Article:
A second rare dolphin stranded on the Gulf Coast within a week is being treated at the Institute for Marine Mammal Studies, which says the oddity could be caused by Hurricane Michael.
A pantropical spotted dolphin, or a Stenella attenuata, was found near Theodore, Ala., and brought to the IMMS on Tuesday night, IMMS director said Moby Solangi said.
That type of dolphin, such as the one recently stranded in Biloxi, lives in the Gulf of Mexico but in deep waters far away from the coastline, Solangi said.
“These unusual strandings appear to be somehow related to Hurricane Michael, which could have affected the pods of dolphins inhabiting the deep waters of the Gulfport of Mexico,” Solangi said.
The spotted dolphin is in critical condition, “but our staff is diligent and giving her the best chance we can for survival,” he said.
A rough-toothed dolphin, also a deep sea mammal, was found stranded in Biloxi on Oct. 12. The female juvenile had pneumonia and a large fish hook in her mouth. She is now in stable condition.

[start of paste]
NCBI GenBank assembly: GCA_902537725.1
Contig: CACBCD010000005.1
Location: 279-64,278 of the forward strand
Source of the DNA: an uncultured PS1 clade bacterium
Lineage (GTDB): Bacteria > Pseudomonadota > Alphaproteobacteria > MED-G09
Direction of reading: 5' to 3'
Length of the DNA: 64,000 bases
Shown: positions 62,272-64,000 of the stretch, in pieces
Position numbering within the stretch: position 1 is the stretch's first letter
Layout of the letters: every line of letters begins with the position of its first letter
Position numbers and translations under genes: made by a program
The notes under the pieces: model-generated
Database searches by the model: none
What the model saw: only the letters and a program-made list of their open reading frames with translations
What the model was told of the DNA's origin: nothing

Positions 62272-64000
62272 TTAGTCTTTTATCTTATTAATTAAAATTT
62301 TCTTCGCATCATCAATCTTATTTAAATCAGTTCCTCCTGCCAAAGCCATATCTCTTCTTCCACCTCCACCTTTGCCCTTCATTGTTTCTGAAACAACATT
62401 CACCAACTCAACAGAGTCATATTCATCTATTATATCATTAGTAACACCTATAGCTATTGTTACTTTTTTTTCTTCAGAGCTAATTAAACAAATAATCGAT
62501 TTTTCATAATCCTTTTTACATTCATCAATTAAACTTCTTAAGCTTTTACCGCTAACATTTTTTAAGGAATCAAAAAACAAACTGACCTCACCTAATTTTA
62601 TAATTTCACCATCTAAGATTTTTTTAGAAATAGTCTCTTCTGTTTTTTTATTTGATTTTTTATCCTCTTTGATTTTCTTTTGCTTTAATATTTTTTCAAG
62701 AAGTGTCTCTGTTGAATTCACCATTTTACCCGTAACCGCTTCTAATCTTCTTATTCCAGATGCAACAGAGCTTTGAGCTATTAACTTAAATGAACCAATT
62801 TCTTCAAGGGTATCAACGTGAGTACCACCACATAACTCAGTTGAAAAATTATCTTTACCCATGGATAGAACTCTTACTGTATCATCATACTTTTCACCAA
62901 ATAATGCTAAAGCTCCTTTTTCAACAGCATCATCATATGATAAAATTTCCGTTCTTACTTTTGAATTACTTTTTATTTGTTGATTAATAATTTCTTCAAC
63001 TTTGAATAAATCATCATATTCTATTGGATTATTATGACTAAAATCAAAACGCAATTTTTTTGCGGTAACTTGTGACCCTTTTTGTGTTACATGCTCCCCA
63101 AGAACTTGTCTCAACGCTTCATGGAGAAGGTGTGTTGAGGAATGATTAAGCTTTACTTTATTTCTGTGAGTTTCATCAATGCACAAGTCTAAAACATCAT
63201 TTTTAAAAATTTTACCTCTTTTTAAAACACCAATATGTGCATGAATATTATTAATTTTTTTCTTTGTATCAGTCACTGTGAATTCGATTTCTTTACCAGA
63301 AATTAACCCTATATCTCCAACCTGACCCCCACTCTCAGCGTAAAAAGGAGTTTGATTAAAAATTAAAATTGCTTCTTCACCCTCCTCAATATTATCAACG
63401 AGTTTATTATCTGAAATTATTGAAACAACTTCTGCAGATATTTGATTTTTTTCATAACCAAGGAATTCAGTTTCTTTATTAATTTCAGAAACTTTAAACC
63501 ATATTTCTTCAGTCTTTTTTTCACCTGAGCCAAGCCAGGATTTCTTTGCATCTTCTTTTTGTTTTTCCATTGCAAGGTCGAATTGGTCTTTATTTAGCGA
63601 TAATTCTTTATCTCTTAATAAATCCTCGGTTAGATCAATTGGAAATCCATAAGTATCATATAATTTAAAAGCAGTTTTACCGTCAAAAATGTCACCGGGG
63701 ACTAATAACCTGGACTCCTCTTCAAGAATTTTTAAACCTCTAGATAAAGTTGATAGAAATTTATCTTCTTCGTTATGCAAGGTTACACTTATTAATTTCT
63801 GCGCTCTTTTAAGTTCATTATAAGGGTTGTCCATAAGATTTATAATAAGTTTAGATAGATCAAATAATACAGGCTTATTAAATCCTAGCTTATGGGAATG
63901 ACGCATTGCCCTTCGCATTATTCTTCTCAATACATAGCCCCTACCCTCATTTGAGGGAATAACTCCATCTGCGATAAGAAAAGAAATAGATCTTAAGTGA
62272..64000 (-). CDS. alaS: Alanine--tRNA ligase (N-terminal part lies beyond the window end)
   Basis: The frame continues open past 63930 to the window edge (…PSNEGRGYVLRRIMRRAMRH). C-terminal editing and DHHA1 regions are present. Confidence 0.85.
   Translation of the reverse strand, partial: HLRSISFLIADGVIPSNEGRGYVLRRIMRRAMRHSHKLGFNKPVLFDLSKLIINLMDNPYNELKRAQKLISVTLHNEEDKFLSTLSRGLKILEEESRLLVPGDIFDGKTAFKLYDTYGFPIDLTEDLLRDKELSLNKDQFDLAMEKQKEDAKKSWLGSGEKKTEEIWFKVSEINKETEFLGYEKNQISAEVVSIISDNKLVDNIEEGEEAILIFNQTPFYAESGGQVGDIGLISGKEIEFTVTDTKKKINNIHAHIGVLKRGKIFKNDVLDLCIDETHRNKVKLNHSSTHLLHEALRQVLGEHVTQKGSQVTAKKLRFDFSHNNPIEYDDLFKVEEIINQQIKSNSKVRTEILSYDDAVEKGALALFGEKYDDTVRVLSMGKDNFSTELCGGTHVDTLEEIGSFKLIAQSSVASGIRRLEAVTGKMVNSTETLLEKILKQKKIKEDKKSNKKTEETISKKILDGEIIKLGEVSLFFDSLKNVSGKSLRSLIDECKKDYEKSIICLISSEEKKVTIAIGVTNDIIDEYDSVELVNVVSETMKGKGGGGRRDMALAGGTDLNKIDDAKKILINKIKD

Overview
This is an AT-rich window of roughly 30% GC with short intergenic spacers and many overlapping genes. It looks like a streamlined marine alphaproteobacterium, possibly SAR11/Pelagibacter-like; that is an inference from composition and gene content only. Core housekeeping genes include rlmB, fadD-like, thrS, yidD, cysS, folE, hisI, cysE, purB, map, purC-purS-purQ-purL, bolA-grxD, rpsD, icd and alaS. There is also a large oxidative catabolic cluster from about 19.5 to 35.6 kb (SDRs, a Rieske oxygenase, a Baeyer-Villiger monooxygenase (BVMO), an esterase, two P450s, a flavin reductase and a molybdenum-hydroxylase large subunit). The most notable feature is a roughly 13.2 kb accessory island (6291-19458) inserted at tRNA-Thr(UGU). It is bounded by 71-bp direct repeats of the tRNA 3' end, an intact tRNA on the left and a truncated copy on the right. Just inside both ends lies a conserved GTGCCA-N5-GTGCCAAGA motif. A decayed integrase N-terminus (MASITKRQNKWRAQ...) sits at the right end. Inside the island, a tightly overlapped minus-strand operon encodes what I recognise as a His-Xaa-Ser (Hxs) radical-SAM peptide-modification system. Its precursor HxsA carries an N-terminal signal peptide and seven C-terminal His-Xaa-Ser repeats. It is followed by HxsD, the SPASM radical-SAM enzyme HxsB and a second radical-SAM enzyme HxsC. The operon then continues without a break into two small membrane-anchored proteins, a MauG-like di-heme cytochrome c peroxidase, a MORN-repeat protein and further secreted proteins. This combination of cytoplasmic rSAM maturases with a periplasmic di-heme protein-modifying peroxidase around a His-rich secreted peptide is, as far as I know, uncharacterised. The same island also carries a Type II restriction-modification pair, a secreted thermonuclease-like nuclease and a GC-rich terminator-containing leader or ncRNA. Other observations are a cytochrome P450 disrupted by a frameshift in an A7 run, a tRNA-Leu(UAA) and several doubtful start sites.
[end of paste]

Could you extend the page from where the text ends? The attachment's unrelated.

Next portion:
The Alabama Marine Mammal Stranding Network, based at the Dauphin Island Sea Lab, responded to the scene of the latest stranded.
Alissa Deming, a network veterinarian, assessed the dolphin and determined that she is young and has a chance for survival, Solangi said.
Once the dolphin arrived in Gulfport, veterinarian Debra Moore began giving her antibiotics, fluids and fish gruel. Moore is a Mississippi State University veterinarian stationed at the IMMS. Moore said the dolphin remains in critical condition and her recovery will be “a long-term effort.”
The dolphin requires 24-hour care, Solangi said.
Anyone who sees a dolphin or turtle in distress is asked to call IMMS at 1-888-767-3657, also known as 1-888-SOS-DOLPHIN.